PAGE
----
10tons bring their neon-drenched; skyscraper-climbing twin-stick shooter to the Vita, making a few technical compromises in the process but still delivering the same polished and enjoyable experience.
World-building & Story
Set in the titular futuristic skyscraper, Neon Chrome follows a rogue resident who aims to take down the ‘Overseer’; omnipotent controller of the tower block who has gone mad with power and aims to annihilate anyone or anything who stands in his way.
As you may have gathered from that brief synopsis, the game creates a very dystopian world. The main character incites his rebellion while sitting in an Assassin’s Creed animus-style control device to manipulate ‘assets’ – disposable beings with unique abilities, with the goal of progressing floor by floor to reach the Overseer and take him down. Along the way you’ll meet a gauntlet of organic and mechanical enemies to stop your progress and – if your asset dies – a new one is woken to carry on where the last left off.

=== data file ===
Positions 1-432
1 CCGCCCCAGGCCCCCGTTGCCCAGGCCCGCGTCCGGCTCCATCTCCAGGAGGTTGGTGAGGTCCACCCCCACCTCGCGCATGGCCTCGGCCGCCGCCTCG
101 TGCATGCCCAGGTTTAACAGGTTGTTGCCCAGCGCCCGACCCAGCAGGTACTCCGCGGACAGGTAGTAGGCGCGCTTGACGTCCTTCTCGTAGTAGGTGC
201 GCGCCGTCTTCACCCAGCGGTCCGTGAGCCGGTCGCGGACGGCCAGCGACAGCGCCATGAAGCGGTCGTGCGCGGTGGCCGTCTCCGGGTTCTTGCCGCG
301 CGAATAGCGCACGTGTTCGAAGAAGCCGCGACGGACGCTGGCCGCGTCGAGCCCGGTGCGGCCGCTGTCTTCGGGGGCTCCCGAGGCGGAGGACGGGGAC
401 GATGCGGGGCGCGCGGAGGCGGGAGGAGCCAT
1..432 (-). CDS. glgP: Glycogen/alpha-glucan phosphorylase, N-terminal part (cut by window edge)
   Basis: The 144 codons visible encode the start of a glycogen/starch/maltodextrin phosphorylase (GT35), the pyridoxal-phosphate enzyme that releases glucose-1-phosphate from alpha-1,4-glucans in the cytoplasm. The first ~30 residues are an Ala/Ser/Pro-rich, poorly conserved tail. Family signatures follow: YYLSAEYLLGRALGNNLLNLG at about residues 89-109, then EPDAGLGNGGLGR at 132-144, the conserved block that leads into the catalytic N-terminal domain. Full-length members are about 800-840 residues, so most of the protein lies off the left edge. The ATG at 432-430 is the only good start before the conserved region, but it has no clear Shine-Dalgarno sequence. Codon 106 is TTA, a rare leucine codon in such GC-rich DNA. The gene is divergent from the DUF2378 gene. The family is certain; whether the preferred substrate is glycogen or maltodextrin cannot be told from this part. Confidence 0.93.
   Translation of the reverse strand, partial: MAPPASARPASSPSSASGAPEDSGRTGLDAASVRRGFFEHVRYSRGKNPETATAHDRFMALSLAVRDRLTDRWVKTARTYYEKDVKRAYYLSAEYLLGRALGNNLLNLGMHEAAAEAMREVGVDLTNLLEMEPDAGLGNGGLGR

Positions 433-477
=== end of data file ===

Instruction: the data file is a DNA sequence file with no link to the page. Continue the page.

The real star of the show here is the Overseer, reminiscent of foes like Glados from Portal or Cabal from Tiberian Sun. Always watching and throwing waves of enemies and traps at you; happy to mock your progress and encourage you to give up, he’s pretty much the only character developed in the game yet is the perfect embodiment of tyrannical power-crazy ruler and Neon Chrome embraces this well.
The world itself is easy to admire – although it’s not the most unique in terms of being a near-future dystopia, it’s still a fascinating place to explore and makes good use of colour and space. The repeated setting does make it feel claustrophobic and stifling, which is the point – it’s oppressed and controlled and you’re there to liberate it.